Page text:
Our Kine Meat Jeon

What’s your sign?

Don’t worry I’m not hitting on you (and, for the record, were I to try, my pick up line would be better than that)! I ask because I find signs to be revealing of people’s personalities. My ex who double crossed me? He was a vengeful and reckless sort of Capricorn. My solid-as-a-rock mother? She’s a balance-the-scales Libra. And me? I’m an Aries through and through — passionate, fiery, determined, and (ahem) stubborn from time to time.

My passion and determination are pluses because they drive me to go after my dreams, but, more often than I’d like to admit, the stubbornness rears its ugly head. Like a few years ago when I first started spending time in my man’s hometown of Honolulu. We were at a happy hour, beer and music-making shindig and I was served a Korean snack that the folks here called meat jun.

Now, I have had many a scallion pancake – aka pajeon– but never had heard of meat jun. I declared the spelling incorrect and (stubbornly) insisted that anything with jeon (prounounced like fun with a j) in the title was a pancake and not the battered and fried strips of meat I had been served. To prove my point, I even texted my Korean-American friends and searched my favorite Korean cookbooks and LA-based restaurants’s menus all to find not one mention of meat jun. Aha!, I proclaimed. I found yet another dish that my Hawaiian friends claimed was authentic when it was really fusion.

That was all fine and dandy until last month I was at my friend’s Korean wedding and her mother said, “Here, try the jeon!” I looked down to see yukjeon — a more authentic, meat take on jeon. Not quite what I had in Hawaii but close enough to land me an I-told-you-so look from my S.O. I screamed a silent, “argh!” but had to admit it was delicious. As was the veggie jeon, the fish jeon, and the array of other Korean foods on display.

But a good couple makes comprimises, no? So, in that vein we came up with our own jeon. It combines our favorite jeons – kimchi, meat, and scallion – with no intention of being traditional. But you know what? It’s so much better than I ever imagined. Even my loyal Cancer man agreed with this Aries and, we’ve be serving it at a few happy hours out island way were our local friends have coined it with the pidgin name of “Our Kine Jeon.”

Aida-Mollenkamp-Our-Kine-Meat-Jeon-Full

Our Kine Meat Jeon Recipe

  • Makes: 3 large pancakes (about 18 wedges)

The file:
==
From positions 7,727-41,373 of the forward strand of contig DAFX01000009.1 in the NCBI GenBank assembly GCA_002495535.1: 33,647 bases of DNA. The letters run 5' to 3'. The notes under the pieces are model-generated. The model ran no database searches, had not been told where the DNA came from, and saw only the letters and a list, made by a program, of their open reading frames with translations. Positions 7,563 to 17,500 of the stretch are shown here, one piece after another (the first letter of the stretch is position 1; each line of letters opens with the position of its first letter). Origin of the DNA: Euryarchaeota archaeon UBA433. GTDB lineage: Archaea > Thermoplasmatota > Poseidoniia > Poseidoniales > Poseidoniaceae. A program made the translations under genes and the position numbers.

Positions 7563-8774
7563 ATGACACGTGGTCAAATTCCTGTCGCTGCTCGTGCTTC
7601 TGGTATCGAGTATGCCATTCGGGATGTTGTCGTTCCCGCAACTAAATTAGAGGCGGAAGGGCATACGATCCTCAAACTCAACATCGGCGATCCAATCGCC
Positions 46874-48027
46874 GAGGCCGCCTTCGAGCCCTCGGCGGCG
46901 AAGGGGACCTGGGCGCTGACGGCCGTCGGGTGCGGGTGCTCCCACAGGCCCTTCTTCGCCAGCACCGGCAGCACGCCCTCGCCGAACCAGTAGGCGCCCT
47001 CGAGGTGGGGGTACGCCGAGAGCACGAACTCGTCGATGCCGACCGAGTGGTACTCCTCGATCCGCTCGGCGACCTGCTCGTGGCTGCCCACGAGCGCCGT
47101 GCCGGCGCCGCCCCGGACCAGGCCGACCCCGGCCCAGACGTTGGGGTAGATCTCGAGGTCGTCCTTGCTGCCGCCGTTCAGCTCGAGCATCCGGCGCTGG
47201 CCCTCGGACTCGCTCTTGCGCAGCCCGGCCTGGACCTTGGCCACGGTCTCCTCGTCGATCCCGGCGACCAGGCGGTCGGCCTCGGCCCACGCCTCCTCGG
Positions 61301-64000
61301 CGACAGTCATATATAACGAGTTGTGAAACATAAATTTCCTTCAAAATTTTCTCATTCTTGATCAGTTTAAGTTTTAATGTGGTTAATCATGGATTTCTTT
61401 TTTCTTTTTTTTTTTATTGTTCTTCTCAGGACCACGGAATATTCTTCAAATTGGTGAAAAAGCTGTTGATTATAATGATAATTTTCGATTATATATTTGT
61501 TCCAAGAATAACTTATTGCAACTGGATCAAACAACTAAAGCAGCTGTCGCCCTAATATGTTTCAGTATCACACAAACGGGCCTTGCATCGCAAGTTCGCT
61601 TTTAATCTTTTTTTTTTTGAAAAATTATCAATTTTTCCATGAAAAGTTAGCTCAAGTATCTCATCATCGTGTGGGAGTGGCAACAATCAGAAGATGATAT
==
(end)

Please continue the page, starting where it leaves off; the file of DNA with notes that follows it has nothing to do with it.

• Total Time: 3 hrs 20 mins
  • Hands-On Time: 45 mins

Ingredients

  • For the marinade:

2 tablespoons low-sodium soy sauce
2 tablespoons water
1 1/2 tablespoons honey
1/2 tablespoon lemon juice
1-inch piece of ginger, cut into 3 coins
3 garlic cloves, smashed

  • For the jeon:

8 ounces boneless pork chop or other lean pork, frozen 15 minutes before slicing
1 1/2 cups all-purpose flour
1/4 cup rice flour
1/4 teaspoon baking soda
1 1/2 cups water, plus more if too thick
1 cup kimchi, roughly chopped
4 scallions, trimmed and cut into 1/2-inch pieces
2 large eggs, well beaten
Canola, grapeseed, or peanut oil, for frying

  • For the dipping sauce:

1/4 cup low-sodium soy sauce
2 tablespoons water
1 tablespoon rice wine vinegar
1 tablespoon toasted sesame oil
1 tablespoon roasted sesame seeds
1 teaspoon Korean chile powder
2 scallions, cut into 1/4-inch pieces


Instructions

Combine all marinade ingredients in a large shallow nonreactive bowl or dish and stir until well combined.

Remove meat from the freezer, trim off any excess fat, and trim, across the grain, into paper thin slices. Add meat to marinade and marinate covered in the refrigerator for at least 2 hours.

When meat is ready, whisk flours and baking soda together in a large bowl. Add eggs and water to flour and mix until well combined and batter resembles pancake batter (a few lumps may remain).

Remove meat from marinade and roughly chop into 1-inch pieces then to batter along with kimchi and onions and stir to coat thoroughly.

Add 1 to 2 tablespoons oil to a large nonstick frying pan and heat over medium-high heat. Make sure the oil is hot before you start cooking and note that the more oil you use the crispier the pancake will get on the edges. Spoon one-third (1bout 1 1/2 cups) of the batter (making sure to get the meat and other goodies) into the pan and cook until underside is golden brown, about 5 minutes.

Using a large spatula, carefully flip the pancake on the plate and cook until underside is golden brown, about 3 to 5 minutes more.

Slide pancake onto a cutting board, slice into 6 pieces and serve with dipping sauce. Repeat with remaining oil and batter to make two more pancakes.


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